There is something renewing about the start of the new year. Every year, I try to revive that optimism I had when I was younger, sometimes with more success than other years.
Right now I am reflecting on the new year for my ancestors. There is no doubt in my mind that they had to have an optimistic view of life, especially those settlers to the New World. Since most of these early immigrants were also Puritans or Quakers, I am sure they did not celebrate the new year as we do now.
In 1803, my great-great-great-great grandfather, Dr. Jabez Percival, spent the New Year in his new house in Lawrenceburgh, Indiana. It was a double-walled log cabin. Dr. Jabez moved to Lawrenceburgh in 1801 from Freehold in Greene county, New York. He lived near the banks of the Ohio and in addition to his profession of doctor, was also a county judge.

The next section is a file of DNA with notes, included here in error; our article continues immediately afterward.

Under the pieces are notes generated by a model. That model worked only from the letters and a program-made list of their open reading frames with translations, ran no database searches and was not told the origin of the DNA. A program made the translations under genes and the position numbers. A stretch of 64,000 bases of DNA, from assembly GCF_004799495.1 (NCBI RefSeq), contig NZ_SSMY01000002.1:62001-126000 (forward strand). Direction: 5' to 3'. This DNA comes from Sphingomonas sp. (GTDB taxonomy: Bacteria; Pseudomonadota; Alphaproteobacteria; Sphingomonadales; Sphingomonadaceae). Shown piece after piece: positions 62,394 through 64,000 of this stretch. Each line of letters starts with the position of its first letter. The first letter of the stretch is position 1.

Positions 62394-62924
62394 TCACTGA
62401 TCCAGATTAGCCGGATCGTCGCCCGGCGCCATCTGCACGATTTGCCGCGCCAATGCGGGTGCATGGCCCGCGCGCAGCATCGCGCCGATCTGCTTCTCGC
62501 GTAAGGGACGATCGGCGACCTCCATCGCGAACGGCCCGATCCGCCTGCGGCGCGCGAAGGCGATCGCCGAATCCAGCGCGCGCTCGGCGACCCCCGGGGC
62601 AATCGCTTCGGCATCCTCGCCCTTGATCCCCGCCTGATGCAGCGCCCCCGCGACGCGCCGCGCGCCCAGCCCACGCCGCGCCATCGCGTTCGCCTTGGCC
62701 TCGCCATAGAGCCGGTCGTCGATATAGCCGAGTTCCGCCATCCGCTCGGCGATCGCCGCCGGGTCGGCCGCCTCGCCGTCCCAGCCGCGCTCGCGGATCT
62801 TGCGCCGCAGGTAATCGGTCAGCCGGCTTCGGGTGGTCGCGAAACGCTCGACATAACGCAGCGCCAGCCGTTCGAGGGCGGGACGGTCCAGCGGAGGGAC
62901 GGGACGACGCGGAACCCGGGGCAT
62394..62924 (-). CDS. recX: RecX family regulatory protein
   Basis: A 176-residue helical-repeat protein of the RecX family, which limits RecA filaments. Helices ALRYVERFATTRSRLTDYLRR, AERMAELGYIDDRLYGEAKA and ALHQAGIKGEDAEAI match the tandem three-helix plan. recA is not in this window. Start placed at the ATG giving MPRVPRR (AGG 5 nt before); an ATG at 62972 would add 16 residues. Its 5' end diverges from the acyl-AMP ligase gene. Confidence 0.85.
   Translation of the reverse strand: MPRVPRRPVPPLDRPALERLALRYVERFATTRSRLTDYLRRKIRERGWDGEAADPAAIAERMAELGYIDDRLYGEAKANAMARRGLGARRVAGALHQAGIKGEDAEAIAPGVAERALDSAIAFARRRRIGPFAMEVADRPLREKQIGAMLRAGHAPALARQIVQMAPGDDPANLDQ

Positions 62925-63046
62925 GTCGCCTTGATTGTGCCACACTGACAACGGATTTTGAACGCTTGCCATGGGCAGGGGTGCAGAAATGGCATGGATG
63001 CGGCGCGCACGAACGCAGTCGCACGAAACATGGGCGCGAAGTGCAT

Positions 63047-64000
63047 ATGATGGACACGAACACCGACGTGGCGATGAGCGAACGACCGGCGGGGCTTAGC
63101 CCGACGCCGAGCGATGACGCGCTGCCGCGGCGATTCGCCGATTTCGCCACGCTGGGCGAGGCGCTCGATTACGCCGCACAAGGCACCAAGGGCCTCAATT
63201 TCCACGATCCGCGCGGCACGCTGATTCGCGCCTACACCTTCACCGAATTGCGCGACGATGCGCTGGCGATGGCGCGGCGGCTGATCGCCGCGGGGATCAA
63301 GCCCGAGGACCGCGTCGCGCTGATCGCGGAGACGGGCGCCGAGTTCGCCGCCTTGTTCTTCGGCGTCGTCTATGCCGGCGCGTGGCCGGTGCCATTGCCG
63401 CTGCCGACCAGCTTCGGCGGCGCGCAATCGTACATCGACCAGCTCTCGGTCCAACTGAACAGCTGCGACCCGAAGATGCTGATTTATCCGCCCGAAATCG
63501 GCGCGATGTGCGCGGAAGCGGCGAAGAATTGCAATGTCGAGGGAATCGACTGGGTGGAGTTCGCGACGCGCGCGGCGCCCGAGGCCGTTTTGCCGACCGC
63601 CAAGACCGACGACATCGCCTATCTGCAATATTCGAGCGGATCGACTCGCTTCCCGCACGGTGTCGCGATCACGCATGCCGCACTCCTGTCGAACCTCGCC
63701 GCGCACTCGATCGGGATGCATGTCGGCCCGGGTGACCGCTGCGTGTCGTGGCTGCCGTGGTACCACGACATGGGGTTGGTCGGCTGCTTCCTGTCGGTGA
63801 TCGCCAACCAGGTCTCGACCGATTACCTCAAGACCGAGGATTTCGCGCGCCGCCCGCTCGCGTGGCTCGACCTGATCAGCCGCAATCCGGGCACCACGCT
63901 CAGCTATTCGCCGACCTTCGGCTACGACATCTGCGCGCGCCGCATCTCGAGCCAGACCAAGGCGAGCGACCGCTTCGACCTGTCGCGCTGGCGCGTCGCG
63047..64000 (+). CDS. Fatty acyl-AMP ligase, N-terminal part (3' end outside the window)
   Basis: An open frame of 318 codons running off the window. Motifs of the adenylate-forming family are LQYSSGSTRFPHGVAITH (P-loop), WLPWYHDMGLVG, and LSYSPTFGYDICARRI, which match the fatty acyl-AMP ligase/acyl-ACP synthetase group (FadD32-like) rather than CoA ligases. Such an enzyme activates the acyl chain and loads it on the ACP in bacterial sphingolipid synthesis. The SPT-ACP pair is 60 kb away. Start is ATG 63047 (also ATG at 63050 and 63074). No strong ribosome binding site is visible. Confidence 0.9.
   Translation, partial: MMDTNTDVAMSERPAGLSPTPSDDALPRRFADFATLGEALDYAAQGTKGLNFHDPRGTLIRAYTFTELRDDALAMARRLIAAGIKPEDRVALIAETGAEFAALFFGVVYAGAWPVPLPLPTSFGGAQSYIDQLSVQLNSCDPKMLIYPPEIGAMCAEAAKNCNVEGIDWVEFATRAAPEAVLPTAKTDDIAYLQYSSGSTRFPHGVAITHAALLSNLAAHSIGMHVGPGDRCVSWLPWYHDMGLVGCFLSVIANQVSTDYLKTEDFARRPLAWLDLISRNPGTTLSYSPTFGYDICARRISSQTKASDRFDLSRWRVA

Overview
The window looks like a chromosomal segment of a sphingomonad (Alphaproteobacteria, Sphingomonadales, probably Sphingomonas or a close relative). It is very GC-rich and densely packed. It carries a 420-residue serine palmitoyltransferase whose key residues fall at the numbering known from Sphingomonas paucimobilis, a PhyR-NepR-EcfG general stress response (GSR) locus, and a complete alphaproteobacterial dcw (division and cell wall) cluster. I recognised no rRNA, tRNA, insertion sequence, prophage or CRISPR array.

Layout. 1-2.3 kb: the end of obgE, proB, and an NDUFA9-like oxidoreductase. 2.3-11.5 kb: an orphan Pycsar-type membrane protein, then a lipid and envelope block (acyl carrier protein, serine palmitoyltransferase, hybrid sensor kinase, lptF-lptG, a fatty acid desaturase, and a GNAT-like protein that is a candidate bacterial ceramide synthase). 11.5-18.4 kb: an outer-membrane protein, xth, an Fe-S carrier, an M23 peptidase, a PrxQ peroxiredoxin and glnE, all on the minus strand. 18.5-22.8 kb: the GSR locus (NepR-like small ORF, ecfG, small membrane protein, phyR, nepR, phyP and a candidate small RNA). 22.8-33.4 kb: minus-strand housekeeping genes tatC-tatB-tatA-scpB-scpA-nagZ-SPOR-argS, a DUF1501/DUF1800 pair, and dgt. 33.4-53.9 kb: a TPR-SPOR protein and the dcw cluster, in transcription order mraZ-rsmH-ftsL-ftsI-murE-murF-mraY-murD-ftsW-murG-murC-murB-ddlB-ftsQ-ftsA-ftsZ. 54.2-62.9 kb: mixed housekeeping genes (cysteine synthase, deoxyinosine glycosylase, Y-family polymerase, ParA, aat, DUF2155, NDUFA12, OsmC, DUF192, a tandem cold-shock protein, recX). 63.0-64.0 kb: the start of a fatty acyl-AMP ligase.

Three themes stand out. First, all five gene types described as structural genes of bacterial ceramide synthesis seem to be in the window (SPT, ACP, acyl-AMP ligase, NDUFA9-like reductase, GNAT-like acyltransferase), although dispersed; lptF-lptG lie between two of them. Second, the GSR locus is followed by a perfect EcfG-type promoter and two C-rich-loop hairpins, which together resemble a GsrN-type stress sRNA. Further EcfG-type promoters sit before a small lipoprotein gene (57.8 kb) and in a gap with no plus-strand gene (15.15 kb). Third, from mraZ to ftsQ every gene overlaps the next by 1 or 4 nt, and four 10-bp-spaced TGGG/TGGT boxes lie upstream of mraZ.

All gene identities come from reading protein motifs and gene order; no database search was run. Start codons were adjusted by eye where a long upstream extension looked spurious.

Many years later, in Missouri, I am sure that my ancestors were hoping each new year would bring an end to the Civil War. Two of my great-great grandmothers had already lost their husbands, one in 1862 and the other in 1863. Times were really hard when women had no adult males to protect them.
In 1919, my grandfathers both hoped the New Year would send them from France to their homes in Michigan and Missouri. By the end of that summer, both would be returned to their families.
I know by January of 1945, my grandfather Percival was hoping for an end to the war and the return of his sons, whole and unharmed. John S. Percival, Sr. was a corporal in the Engineer Corps in World War I and never saw combat; he built and repaired bridges. Both sons, however, were in harms way: John, Jr in Europe and Frank in the South Pacific.
So as 2011 begins, I realize how blessed I am not to have a child away from home in a combat zone and to have my husband by my side. What more could anyone ask for.
[Sympathy Saturday will return next week.]
Copyright 2011, ACK for Gene Notes